We had hopes for a better Sunday, but mother nature did not agree.  We’d put aside a couple hours for work on Sunday to organize our findings from the prior weeks activities and begin to prepare for a validation meeting on Monday with Ms Zhou ( Deputy Secretary-general of Huizhou Municipal Government) and Ms Huang (Tourism Bureau). Our Sunday workday extended into 6 hours as we identified, condensed and prioritized our “emerging ideas” from over 20 down to a core 12.  Our ideas seemed to organize themselves into different tourism related areas or domains. We began to construct these into a framework we might use to deliver our recommendations, as well as recognize key tourism related initiatives already underway in the Huizhou Tourism Bureau.

We closed up for the day realizing how much we had discovered in our first week, and thankful we spent the extra time paring down our focus for the start of week 2.

Claudia Pascoe Ziegler on behalf of SCC@Huizhou

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Final Thoughts…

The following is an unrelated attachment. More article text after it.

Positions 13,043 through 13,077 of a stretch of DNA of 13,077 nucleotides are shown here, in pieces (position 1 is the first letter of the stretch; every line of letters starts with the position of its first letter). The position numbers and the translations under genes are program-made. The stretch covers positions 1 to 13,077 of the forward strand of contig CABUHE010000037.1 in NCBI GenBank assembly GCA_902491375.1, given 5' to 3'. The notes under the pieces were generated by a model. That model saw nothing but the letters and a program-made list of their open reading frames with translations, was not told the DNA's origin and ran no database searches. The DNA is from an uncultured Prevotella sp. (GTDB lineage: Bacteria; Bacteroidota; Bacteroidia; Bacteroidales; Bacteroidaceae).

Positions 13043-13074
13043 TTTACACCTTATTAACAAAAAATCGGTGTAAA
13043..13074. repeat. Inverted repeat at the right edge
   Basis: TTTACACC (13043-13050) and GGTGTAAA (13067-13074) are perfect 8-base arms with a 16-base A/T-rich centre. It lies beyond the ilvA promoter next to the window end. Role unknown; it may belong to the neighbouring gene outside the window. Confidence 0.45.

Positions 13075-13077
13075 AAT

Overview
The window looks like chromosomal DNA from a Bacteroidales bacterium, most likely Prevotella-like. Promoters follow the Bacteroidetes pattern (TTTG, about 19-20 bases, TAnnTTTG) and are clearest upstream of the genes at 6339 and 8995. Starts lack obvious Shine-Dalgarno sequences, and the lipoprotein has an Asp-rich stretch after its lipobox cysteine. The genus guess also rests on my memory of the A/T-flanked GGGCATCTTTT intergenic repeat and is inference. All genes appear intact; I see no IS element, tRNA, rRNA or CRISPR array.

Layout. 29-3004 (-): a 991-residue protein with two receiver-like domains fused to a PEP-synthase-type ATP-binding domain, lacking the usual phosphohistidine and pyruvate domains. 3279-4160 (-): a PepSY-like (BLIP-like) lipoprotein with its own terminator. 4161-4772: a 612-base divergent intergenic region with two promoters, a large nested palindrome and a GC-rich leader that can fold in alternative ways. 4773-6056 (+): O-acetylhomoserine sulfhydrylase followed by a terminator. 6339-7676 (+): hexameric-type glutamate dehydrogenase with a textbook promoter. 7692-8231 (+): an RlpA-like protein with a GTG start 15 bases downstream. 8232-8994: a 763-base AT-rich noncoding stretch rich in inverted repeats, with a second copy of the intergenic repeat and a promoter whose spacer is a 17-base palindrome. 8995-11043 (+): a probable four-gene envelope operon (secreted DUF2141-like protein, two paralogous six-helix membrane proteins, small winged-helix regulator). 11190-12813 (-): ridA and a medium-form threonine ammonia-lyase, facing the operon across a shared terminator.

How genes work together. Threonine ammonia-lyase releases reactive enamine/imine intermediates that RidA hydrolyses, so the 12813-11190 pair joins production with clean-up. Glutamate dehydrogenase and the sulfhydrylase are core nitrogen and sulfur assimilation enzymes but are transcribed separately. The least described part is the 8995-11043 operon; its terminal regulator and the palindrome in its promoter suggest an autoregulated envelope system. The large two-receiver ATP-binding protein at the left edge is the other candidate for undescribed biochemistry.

As I sit here in Denver, just 2 shorts weeks after having returned from Pyeongchang, I’m still in awe of my experience! It seems like forever ago that we were all together as a team…Antonio, Sunny, Souvik, Stephanie, Justin and Ji-Hyun…my new friends!


I can’t help but remember all the amazing experiences we shared with each other and with our lifelong friends in Pyeongchang. Such an amazing and life changing journey! From day 1 when we met at a rest stop in the middle of Korea, heading east on the Yeongdong Expressway, to our final goodbyes in Seoul before we all ventured back to our homes…every moment was special…every moment will stay with me until we meet again….

Thank you to Pyeongchang for giving us this unique opportunity. Thank you to IBM for bringing us all together to make an impact. Thank you to my husband for letting me leave you alone for 3+ weeks with our two children (under 5) to let me go on this journey.

Thank you Sunny for your smiles.


Thank you Justin for your stories.


Thank you Antonio for your humility.


Thank you Souvik for your knowledge.


Thank you Stephanie for your leadership.


Thank you Ji-Hyun for your laughter.


It’s impossible to highlight everything from our experience, but I wanted to share a few of my favorite photos from our journey…